Mail travels a little slowly between the seven miles that separate the offices of Flagler County government with Palm Coast’s.
The evening of Sept. 17 the Flagler County Commission approved sending a letter to the city urging it not put up red-light spy cameras on State Road 100. The full letter was published that evening, and the city council had a meeting the next morning, but it was only Tuesday that Palm Coast Mayor Jon Netts, at the end of a workshop, noted that “we did receive, finally a letter from Barbara Revels, the chairman of the county commission, imploring us not to install red-light cameras on State Road 100.”
The council ridiculed the letter and took advantage of its somewhat poor writing to mis-characterize the county’s intentions.
“To me the argument was weak,” Netts said, summarizing the letter’s main thrust as this: “We’d rather have people driving unsafely than not.”
It was not an honest reading of the letter. At no point had Revels so much as implied that county residents would rather drive unsafely than face red-light cameras. She raised several issues with the cameras, none of them unusual, none of them new. Residents, Revels said, have written her that “they currently avoid shopping in Palm Coast’s core area due to the traffic and Red Light Cameras.” Revels did not want business activity inhibited by the cameras, never suggesting that drivers should have a freer hand to break the law. She mentioned the effect on tourists, who might also recoil at the surveillance devices, get a bad taste about the county, and spread negative words of mouth about the city and the county, hurting the county’s economically driven tourism efforts.
City council members, who can at times appear more smug than thoughtful, did not engage with any of the issues Revels brought up, erecting instead the straw man of law-breaking drivers only to bash it down.
“The idea that you wouldn’t shop in a city because it requires you to obey the law,” Council member Bill McGuire sneered.
“And quite frankly if you’re that bad a driver that you can’t obey the law, maybe I’d rather you shouldn’t” shop in Palm Coast, the mayor added.
Palm Coast’s red-light cameras have been in place since 2007. The cameras, operated by American Traffic Solutions, operate at 10 intersections. Palm Coast and ATS plan to increase the number of operating cameras (not intersections) to 52, which will guarantee Palm Coast close to $400,000 in revenue each year, because the city will make $700 per camera per month, whether the camera generates enough traffic tickets or not. For both ATS and the city, the only way to make the system lucrative was to drastically increase the number of cameras, particularly since the state now takes 52 percent of the revenue.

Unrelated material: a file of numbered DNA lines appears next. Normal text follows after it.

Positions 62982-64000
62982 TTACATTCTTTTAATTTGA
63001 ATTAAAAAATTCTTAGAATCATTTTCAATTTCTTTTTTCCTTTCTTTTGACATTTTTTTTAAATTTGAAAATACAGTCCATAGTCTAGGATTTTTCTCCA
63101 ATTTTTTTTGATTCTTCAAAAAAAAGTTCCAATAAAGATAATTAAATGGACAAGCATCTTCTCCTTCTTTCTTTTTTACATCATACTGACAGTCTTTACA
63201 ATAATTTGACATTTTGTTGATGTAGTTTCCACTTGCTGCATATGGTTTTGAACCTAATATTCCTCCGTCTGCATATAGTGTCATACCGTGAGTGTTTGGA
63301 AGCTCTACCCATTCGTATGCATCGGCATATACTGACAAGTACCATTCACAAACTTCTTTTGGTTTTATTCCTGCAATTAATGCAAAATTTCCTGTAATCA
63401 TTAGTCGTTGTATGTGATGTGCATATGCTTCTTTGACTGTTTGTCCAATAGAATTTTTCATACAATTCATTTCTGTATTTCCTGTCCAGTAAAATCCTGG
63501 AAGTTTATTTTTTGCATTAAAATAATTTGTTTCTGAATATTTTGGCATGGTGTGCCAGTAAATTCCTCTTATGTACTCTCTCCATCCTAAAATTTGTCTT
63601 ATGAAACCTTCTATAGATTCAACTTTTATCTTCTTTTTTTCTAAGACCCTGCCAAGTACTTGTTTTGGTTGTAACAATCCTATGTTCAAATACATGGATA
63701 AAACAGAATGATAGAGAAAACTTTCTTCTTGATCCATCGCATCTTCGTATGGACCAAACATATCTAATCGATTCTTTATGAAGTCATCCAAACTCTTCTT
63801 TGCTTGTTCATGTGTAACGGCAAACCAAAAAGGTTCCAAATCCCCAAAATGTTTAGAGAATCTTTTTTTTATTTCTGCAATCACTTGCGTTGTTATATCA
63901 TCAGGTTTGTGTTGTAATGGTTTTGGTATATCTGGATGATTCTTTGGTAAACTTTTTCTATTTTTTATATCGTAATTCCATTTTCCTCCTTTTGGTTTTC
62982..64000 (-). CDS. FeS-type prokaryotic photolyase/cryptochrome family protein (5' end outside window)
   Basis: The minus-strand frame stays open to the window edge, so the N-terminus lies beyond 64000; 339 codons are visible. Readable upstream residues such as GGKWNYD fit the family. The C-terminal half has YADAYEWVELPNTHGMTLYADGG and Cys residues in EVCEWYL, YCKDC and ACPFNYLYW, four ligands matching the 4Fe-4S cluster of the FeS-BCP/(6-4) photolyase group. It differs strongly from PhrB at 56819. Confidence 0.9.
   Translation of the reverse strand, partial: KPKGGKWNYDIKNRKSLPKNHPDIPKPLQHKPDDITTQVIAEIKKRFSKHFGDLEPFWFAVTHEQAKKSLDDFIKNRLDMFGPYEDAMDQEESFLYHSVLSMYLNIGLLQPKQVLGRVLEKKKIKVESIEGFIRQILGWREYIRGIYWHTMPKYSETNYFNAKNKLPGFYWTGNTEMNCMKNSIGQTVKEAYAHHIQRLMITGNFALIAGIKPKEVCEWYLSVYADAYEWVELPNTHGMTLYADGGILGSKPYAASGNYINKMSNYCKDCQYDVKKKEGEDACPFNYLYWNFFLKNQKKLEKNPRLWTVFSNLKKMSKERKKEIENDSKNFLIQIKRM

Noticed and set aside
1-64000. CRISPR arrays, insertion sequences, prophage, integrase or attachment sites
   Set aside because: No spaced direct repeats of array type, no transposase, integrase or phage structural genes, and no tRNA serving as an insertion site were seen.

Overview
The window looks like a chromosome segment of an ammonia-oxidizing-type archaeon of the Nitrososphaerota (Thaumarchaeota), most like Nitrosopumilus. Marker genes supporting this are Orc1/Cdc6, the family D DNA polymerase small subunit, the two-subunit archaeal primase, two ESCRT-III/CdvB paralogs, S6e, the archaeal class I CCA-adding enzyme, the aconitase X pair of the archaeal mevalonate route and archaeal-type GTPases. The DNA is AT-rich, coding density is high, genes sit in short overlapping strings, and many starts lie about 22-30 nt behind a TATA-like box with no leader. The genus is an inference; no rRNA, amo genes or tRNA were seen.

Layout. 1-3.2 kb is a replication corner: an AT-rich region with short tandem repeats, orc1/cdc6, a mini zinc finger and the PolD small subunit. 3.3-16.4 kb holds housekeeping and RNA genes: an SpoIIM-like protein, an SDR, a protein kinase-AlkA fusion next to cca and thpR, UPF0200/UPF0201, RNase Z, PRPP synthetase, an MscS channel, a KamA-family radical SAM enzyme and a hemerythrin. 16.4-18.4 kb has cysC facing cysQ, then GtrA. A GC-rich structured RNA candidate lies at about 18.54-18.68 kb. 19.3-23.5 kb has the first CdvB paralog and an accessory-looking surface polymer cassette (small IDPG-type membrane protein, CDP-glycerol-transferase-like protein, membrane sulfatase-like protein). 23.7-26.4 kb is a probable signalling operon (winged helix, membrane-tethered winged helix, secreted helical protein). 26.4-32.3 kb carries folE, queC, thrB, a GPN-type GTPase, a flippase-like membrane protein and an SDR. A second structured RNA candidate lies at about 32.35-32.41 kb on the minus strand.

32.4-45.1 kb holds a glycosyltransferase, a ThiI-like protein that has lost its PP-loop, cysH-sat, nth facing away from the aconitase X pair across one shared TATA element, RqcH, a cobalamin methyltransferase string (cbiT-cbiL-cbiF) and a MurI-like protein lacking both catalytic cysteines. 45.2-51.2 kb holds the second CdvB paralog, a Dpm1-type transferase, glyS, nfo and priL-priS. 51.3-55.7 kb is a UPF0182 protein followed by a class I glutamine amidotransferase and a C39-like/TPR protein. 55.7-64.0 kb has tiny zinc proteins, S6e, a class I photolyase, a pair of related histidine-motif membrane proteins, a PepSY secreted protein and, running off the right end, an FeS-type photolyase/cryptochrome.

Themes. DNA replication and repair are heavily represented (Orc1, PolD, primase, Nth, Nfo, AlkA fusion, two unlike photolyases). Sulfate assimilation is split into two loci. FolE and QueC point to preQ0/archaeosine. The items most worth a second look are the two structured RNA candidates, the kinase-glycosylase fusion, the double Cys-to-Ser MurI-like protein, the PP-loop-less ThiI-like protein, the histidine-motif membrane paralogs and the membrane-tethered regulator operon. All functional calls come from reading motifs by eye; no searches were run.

Still, Netts and fellow-council members still claim that it’s not about the money. Rather, they say, it’s about safety. But they don’t know whether the cameras are making the city safer. They only claim it is. They have no evidence. Palm Coast never conducted a scientific analysis of the effectiveness of its cameras. The Flagler County Sheriff’s Office hasn’t conducted such an analysis, nor have the county’s and city’s fire departments. All they have is anecdotal evidence, because analyses are expensive–and what analyses do exist elsewhere undermine Palm Coast’s claims that it is primarily about safety (rather than money). At best, studies show conflicting positives and negatives for red-light cameras.
One of the most authoritative studies on red light cameras was conducted by the Federal Highway Administration in 2005 (see below), found flaws in most studies conducted to date, while its own conclusions were that with red-light cameras, right-angle crashes decreased, but rear-end crashes increased, and “the positive effects were somewhat lower that those reported in many sources” previously. But there were slight positive effects–as long as the sites selected for cameras were calibrated to the higher incidence of T-bone crashes at those intersections. No such calibration is taking place in Palm Coast, because no rigorous analyses of crash data at various intersections has been conducted. And the study pointed to the need for more data.
Meanwhile, as red-light cameras have proliferated, so has a backlash, with many communities considering and turning down such cameras, or removing them after seeing them in action. Some (like the city of Westminster, Ma., which just removed them) cited the issues Revels did: the cameras don’t reduce accidents so much as cause a different type of accident, rear-endings especially. They inhibit drivers who bridle at automated cameras shooting license plates–thus accusing the car owner of an infraction, whether the owner was at the wheel of the car or not: those issues have led to a class-action federal suit in Florida, which is still pending. Two state appeals court in Florida have reached different conclusions about the legality of the cameras, likely leaving it to the Florida Supreme Court to settle the matter.
The legality and effectiveness of the cameras is nowhere near settled because questions about the cameras abound. However clumsily in its letter, the county was raising some of those questions when it asked the Palm Coast City Council to consider them. The council chose not to. “We’ve already taken action,” Netts said, and the council was not interested in further action.